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Prehistoric footprints in Norfolk set us wondering

31 July 2021

9:00 AM

31 July 2021

9:00 AM

Scenes from Prehistoric Life: From the Ice Age to the Coming of the Romans Francis Pryor

Apollo, pp.320, 25

During the first lockdown last year, taking my lockdown puppy for our Boris-sanctioned daily walks, I discovered a love of prehistoric hill forts. By the third lockdown I, a hardened medievalist, had even progressed to an unexpected admiration for megalithic stone structures. My former indifference was caused by the perceived lack of people within those landscapes. Sure, they are spectacular, but it took a year of walking and a hefty amount of Googling before I appreciated how much we know about the people who shaped and experienced them. The latest book by the archaeologist and Time Team presenter Francis Pryor would have got me there an awful lot quicker.

Scenes from Prehistoric Life aims to ‘dispel the myth that people in the past lived lives that were simpler and somehow less rich than ours’ — a common misconception of prehistory. ‘Nothing’, says Pryor, ‘could be further from the truth.’ In a series of 15 profiles of chronologically arranged landscapes, his book covers about a million years of prehistory, up to the arrival of the Romans in AD 43 and their subsequent impact on the next few centuries.

The first scene is set during the Ice Age, and the earliest occupation of Britain. Discoveries include footprints — five people, including three children, weaving their way across the foreshore — preserved in estuarine muds at Happisburgh, Norfolk, dating to 850-950,000 years ago, so early that they were not even made by Homo sapiens but by some precursor. The placement of this group, a family perhaps, into the narrative is a sign of things to come. Throughout his scenes, Pryor takes a long view of the past, with an overarching theme of change: of environments and of societies. But this is done through individual sites and, importantly, what we can glean about the people who inhabited them.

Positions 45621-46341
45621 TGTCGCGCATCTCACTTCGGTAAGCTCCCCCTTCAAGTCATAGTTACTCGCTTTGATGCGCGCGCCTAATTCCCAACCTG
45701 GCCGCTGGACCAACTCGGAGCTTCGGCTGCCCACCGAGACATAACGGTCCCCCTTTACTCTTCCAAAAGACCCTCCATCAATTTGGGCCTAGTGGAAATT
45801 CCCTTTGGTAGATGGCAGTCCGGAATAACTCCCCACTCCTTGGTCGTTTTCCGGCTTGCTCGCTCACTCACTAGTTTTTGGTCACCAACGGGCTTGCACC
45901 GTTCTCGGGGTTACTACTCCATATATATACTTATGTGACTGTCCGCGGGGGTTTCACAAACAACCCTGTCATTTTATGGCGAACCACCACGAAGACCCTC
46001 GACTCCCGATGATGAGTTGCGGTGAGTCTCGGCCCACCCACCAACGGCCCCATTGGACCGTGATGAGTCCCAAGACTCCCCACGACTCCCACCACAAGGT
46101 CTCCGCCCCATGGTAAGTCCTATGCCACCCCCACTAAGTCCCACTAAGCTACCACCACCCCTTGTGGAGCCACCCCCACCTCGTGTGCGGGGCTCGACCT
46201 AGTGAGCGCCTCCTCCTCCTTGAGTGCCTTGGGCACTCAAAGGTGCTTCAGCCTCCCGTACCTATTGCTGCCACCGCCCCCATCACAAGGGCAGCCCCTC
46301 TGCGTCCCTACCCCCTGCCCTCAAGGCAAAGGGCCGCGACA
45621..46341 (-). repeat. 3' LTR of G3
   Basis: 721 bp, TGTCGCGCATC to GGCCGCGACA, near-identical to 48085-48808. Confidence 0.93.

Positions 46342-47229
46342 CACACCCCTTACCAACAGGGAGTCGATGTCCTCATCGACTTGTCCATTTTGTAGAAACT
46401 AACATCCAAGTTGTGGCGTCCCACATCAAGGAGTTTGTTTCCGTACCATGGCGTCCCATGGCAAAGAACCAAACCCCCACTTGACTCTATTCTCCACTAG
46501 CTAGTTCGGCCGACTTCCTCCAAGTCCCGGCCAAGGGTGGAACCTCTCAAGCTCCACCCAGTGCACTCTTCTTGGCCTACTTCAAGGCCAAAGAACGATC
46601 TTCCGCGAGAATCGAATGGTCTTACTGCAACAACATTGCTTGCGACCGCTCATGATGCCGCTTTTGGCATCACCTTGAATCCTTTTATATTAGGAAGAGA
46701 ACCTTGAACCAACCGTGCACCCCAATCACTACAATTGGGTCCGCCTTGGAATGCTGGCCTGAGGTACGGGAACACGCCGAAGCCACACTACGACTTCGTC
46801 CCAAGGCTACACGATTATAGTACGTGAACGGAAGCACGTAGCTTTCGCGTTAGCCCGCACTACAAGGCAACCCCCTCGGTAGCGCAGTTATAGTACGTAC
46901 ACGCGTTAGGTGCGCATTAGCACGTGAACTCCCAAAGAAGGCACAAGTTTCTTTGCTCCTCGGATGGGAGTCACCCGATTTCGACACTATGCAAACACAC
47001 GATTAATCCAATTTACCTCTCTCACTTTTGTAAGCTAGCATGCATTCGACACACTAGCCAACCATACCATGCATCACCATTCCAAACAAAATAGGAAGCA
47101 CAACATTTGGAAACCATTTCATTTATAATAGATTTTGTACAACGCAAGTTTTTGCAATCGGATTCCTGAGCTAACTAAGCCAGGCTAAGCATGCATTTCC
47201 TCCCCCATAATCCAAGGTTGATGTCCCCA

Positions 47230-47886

Fast-forward to the Mesolithic (Middle Stone Age) and the familiar landscape around Stonehenge makes its first appearance; but in its less familiar, early guise alongside the nearby site of Blick Mead. Here, combined with the later scene covering Stonehenge’s better known Bronze Age iteration, Pryor demonstrates how these sites testify to a changing dynamic between people, landscapes and monuments, as he ponders the meanings they had to the people of the past.

Another scene describes Seahenge, the timber circle surrounding an upside-down oak tree that appeared in 1998 at a beach in Holme-next-the-Sea in Norfolk. It was built in the spring of 2049 BC and may have been a funerary shrine where bodies were laid out to be picked clean by scavenging birds, before the bones were respectfully interred in a barrow nearby.

Perhaps such monuments functioned like later cathedrals and churches. But while the ceremonies that took place there left little trace, the people who created the henge did. Tool marks were found in the surface of the wood which, archaeologists showed, were made by up to 59 different bronze axes — probably owned by different people. Each would have cost, Pryor suggests, ‘the equivalent of, say, a car’.

Other people who take centre stage are the discoverers, both recent and more distant. Dean Buckland was the theologian and geologist who found the Red Lady of Paviland in a remote cave on the Gower Peninsula in 1823. He believed this to be the body of a prostitute, buried shortly before the Roman conquest, but he was spectacularly wrong: it turned out to be the earliest example of a modern human found in Britain to date — and not even a woman.

The main protagonist of Scenes, however, is Pryor himself. This is very much a personal account, which draws on his experience of archaeological excavations spanning more than five decades. As such, it is difficult to categorise, being a narrative (pre)history, a memoir and a series of lessons in archaeology, weaving together new and old research with his own interpretations. You get a lot of Francis Pryor in this book, but that is only a good thing. His descriptions of visiting and excavating the sites mentioned add welcome dimensions — from the smell of tannins released by the oak bark at Seahenge to the taste of rock samphire served to him on a Time Team shoot to represent prehistoric Cornish cuisine.

Decades’ worth of communicating archaeology on TV and a recent foray into crime fiction writing help make this a highly compelling read. What the book does particularly well is to humanise prehistory. It doesn’t take much stretch of the imagination to picture someone walking through these landscapes millennia ago —perhaps with the prehistoric equivalent of a lockdown puppy by their side.

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